1. 1-Methyl-4-phenylpyridinium (MPP+) is a drug that induces a Parkinson's-like syndrome in several species. Oxidative stress resulting from either excess generation or reduced scavenging of free radicals has been proposed to play a role in its neurotoxicity. 2. It has been suggested that metallothionein (MT) protects against oxidative damage of the central nervous system produced by overproduction of free radicals. 3. This study examined the effect of MPP+ on metallothionein I+II protein content in different brain regions. 4. NIH mice were injected with MPP+ (4.5, 9.0 or 18 μg/ 3 μl) into their right lateral ventricle. 5. Corpus striatum, cerebellum, midbrain, frontal cortex and hippocampus were dissected out and their metallothionein concentrations were analyzed by radioimmunoassay. 6. MPP+ reduced the concentration of MT I+II proteins (38%) only in the striatum. 7. The results suggest that changes in MT I+II content may be associated with MPP+ neurotoxicity.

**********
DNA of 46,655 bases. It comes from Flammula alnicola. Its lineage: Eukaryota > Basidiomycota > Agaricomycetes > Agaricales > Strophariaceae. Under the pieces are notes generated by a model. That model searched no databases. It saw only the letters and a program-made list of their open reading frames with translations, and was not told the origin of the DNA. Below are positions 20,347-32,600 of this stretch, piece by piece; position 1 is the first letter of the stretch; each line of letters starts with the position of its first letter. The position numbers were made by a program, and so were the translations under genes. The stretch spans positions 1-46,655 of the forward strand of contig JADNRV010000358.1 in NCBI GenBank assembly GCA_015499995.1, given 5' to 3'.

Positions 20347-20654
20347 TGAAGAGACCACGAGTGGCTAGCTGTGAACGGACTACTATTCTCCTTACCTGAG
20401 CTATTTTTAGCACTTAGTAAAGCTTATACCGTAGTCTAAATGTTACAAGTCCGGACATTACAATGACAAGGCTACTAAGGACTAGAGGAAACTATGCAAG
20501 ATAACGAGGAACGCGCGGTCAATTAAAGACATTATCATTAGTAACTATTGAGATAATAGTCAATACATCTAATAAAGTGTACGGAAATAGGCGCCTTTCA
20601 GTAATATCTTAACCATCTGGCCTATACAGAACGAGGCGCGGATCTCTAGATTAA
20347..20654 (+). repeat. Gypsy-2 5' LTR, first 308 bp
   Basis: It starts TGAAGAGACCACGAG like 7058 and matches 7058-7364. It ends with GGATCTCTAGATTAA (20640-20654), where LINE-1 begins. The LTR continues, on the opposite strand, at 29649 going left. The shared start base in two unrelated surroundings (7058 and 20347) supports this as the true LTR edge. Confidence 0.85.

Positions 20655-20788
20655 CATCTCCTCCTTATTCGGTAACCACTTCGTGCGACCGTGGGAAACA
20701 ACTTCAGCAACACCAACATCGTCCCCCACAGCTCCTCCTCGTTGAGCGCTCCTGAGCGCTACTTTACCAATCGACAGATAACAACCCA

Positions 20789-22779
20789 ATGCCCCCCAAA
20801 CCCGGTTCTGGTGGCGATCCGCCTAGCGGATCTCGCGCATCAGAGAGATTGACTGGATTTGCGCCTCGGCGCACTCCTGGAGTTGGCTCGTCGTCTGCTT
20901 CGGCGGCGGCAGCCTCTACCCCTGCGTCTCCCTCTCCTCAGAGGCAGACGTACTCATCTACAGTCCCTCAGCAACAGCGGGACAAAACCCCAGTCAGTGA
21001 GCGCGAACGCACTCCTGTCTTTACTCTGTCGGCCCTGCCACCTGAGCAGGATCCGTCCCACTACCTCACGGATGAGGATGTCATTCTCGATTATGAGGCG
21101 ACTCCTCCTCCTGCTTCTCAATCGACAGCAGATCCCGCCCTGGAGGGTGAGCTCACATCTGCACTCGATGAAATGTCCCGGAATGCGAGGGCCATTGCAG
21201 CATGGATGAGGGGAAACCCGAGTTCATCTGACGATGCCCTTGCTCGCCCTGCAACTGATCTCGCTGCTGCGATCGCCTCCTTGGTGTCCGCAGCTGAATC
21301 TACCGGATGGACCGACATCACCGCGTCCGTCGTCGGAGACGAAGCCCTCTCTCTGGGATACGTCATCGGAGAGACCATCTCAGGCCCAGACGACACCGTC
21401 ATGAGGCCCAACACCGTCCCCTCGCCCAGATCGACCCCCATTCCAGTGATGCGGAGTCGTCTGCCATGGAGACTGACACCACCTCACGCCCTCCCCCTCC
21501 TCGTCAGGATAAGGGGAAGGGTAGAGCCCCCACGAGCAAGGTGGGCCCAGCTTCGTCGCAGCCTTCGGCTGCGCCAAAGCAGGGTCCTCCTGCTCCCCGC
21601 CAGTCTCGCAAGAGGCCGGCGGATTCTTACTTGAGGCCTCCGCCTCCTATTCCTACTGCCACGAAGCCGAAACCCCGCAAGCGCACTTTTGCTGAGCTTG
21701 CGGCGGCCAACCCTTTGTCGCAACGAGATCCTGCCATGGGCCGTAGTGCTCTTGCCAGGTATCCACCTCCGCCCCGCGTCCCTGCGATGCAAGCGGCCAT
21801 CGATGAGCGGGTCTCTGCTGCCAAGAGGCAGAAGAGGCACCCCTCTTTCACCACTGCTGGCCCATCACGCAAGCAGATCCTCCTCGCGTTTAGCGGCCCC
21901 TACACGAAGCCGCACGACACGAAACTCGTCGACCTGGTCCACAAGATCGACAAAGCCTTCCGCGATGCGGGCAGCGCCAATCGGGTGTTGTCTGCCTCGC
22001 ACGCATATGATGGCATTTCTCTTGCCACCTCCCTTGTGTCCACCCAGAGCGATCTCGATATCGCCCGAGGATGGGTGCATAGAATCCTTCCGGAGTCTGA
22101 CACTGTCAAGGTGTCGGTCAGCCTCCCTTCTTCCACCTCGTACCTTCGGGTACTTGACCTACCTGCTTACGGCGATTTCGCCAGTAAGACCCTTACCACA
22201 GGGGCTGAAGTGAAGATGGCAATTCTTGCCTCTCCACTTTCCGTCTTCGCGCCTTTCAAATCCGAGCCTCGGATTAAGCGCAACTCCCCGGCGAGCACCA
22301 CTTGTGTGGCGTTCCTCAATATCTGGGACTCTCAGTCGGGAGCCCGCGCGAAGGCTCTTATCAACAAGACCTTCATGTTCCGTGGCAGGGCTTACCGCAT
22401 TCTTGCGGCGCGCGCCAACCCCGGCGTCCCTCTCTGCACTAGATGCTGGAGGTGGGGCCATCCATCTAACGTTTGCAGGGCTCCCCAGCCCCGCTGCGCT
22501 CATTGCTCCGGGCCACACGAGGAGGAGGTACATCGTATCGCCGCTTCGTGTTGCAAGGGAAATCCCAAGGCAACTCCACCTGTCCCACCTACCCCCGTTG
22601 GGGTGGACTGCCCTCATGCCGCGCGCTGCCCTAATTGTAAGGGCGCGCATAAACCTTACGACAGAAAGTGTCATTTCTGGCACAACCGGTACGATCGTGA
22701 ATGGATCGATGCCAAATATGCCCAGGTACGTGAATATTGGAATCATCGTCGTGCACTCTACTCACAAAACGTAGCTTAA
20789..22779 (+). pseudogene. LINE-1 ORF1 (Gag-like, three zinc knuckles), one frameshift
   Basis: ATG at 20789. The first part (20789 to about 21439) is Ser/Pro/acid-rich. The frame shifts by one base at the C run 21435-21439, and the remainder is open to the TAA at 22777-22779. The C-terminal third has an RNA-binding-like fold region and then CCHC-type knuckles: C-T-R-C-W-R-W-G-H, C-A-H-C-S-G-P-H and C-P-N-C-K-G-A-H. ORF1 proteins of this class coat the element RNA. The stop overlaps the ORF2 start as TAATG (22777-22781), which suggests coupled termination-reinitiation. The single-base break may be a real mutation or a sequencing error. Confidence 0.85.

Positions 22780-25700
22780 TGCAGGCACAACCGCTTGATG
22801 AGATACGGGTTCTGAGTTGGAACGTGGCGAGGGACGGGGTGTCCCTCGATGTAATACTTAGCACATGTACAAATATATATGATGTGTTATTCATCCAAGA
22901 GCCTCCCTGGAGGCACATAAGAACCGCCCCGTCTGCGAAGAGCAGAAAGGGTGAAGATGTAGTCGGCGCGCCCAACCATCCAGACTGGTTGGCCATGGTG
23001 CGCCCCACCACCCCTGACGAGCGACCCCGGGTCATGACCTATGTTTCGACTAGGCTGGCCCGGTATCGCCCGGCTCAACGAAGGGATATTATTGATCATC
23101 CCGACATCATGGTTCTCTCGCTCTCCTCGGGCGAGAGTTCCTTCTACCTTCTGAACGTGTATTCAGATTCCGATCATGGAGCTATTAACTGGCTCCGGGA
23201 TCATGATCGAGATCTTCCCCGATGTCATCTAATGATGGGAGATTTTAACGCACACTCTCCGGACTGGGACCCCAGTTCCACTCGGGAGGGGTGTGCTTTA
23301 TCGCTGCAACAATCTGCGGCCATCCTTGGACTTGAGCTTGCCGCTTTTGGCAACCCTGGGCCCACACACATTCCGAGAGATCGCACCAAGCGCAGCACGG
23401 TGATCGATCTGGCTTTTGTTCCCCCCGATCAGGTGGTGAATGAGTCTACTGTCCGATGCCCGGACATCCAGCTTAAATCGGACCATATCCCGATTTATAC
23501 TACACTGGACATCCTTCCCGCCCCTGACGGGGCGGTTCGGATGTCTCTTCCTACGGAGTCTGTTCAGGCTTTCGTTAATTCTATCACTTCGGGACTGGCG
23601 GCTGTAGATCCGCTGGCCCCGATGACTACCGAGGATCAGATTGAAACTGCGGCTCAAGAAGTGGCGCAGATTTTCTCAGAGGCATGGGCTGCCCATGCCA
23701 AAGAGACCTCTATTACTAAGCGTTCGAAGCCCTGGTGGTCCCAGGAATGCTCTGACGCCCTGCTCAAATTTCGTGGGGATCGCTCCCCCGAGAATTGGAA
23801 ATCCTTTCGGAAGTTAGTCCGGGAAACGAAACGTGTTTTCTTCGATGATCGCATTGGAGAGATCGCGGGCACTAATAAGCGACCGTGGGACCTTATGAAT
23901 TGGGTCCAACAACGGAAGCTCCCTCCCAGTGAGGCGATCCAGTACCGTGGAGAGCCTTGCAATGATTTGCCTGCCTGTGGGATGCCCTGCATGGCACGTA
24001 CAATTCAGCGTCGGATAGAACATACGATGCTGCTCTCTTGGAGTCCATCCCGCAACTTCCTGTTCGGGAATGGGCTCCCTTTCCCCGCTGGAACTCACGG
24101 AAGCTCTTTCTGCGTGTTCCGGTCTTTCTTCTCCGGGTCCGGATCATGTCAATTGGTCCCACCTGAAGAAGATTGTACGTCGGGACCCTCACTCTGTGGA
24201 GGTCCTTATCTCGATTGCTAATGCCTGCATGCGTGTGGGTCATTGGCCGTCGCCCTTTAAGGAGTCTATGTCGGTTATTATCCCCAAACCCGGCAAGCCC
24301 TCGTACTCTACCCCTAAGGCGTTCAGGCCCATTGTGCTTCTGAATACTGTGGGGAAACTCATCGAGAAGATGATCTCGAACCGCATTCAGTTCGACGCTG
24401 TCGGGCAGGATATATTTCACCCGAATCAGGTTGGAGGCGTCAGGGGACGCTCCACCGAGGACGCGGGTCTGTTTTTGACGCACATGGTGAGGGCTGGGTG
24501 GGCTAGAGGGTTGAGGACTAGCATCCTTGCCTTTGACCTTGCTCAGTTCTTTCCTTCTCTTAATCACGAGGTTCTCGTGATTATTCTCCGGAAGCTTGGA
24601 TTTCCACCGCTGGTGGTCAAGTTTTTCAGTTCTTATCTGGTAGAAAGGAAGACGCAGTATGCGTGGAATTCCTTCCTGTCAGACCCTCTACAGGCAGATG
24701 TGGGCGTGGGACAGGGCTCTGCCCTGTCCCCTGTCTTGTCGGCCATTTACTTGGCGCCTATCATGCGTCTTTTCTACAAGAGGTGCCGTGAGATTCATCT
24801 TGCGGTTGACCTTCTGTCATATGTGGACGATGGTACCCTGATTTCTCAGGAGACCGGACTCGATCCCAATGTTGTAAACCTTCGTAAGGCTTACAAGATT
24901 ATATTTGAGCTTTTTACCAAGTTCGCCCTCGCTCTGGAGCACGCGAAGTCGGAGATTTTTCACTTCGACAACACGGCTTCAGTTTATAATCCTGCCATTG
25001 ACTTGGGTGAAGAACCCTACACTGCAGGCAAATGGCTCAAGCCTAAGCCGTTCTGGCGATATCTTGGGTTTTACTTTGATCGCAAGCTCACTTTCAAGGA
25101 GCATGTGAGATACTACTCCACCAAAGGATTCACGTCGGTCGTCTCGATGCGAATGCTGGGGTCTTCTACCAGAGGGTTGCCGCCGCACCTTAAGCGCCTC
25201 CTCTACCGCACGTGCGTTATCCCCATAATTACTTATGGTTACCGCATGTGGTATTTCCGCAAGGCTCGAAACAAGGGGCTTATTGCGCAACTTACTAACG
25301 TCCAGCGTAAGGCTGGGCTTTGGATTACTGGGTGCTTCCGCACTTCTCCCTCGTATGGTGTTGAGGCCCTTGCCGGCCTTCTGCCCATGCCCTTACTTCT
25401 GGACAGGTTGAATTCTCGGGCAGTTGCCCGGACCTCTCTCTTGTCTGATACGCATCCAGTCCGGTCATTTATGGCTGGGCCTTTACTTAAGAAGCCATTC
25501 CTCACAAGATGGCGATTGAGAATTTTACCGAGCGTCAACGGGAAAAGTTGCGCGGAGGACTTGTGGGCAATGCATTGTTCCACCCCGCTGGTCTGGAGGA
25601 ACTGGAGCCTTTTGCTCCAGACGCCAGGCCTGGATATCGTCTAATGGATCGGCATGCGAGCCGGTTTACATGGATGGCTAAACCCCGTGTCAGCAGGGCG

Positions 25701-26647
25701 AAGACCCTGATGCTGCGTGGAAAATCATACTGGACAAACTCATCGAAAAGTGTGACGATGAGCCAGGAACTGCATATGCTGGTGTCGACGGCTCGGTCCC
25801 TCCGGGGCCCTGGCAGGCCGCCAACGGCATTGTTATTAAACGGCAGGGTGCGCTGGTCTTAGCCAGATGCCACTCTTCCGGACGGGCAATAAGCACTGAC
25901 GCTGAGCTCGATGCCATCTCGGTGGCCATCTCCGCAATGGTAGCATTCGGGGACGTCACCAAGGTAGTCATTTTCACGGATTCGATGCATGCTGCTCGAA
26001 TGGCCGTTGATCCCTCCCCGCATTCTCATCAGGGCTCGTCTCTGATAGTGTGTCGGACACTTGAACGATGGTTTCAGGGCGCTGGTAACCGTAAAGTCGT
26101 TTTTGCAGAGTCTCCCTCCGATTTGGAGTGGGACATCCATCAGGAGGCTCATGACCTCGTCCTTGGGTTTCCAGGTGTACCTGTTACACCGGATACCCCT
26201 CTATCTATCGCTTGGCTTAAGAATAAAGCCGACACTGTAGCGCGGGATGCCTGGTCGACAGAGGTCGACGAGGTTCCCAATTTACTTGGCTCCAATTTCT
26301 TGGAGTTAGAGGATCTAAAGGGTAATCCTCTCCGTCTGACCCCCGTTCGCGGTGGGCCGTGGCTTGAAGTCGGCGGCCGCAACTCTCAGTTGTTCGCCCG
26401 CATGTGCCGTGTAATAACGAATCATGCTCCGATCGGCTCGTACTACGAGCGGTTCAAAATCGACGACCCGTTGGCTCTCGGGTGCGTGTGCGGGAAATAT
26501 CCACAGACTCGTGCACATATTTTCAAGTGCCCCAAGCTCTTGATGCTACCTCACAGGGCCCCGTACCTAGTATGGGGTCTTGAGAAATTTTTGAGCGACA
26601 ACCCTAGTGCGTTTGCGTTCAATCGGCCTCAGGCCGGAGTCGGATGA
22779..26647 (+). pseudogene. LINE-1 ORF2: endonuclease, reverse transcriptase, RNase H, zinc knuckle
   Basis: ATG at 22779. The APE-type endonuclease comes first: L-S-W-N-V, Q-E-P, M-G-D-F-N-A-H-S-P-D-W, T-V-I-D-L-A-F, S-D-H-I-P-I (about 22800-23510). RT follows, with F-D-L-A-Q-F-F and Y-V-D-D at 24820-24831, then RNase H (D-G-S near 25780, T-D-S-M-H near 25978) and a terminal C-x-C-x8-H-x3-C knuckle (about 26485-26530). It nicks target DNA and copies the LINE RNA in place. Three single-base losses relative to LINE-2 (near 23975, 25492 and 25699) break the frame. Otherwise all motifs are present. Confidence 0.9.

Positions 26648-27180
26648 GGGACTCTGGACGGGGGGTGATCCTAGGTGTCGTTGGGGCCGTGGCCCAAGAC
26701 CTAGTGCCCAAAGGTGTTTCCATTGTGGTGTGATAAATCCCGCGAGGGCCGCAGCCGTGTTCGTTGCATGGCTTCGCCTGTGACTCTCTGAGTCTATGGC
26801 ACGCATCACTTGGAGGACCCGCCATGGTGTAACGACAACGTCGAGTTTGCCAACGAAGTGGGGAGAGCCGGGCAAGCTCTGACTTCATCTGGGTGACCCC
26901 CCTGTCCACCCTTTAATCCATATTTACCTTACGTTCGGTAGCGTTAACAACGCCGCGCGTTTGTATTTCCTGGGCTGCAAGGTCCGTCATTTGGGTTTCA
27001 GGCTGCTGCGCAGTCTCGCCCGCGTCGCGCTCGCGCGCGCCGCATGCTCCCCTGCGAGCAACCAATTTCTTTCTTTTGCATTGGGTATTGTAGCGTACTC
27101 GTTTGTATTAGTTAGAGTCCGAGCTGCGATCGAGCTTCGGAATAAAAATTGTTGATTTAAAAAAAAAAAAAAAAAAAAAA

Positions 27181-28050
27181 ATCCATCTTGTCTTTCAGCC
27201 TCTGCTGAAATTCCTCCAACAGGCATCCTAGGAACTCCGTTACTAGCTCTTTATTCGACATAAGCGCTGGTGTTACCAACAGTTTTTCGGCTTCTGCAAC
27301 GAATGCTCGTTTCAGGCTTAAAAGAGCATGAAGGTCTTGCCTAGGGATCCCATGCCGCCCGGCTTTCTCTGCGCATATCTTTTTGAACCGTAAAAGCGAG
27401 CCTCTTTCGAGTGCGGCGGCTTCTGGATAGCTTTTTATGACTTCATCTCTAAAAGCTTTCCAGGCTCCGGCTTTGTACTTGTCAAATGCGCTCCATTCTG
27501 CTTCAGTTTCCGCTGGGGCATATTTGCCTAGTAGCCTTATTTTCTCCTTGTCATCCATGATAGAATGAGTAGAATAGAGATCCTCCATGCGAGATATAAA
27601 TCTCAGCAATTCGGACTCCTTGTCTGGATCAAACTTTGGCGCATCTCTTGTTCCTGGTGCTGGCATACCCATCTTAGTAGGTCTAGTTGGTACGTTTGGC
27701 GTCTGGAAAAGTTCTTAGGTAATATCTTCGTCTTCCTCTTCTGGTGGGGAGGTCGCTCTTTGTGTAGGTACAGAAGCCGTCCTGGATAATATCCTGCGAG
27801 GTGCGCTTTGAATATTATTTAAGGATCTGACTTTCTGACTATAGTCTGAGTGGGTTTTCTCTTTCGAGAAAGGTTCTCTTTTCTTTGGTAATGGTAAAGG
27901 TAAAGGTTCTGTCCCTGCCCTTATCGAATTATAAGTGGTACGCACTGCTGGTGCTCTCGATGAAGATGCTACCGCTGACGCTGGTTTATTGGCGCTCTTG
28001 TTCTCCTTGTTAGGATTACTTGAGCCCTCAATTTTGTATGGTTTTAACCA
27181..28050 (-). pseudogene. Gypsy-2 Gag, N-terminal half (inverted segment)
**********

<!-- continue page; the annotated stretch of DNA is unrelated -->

|Journal||Progress in Neuro-Psychopharmacology and Biological Psychiatry|
|Publication status||Published - 1 Jan 2000|
- Free radicals
- Oxidative stress
- Parkinson's disease
Rojas, P., Hidalgo, J., Ebadi, M., & Rios, C. (2000). Changes of metallothionein I + II proteins in the brain after 1-methyl-4-phenylpyridinium administration in mice. Progress in Neuro-Psychopharmacology and Biological Psychiatry, 24, 143-154. https://doi.org/10.1016/S0278-5846(99)00077-9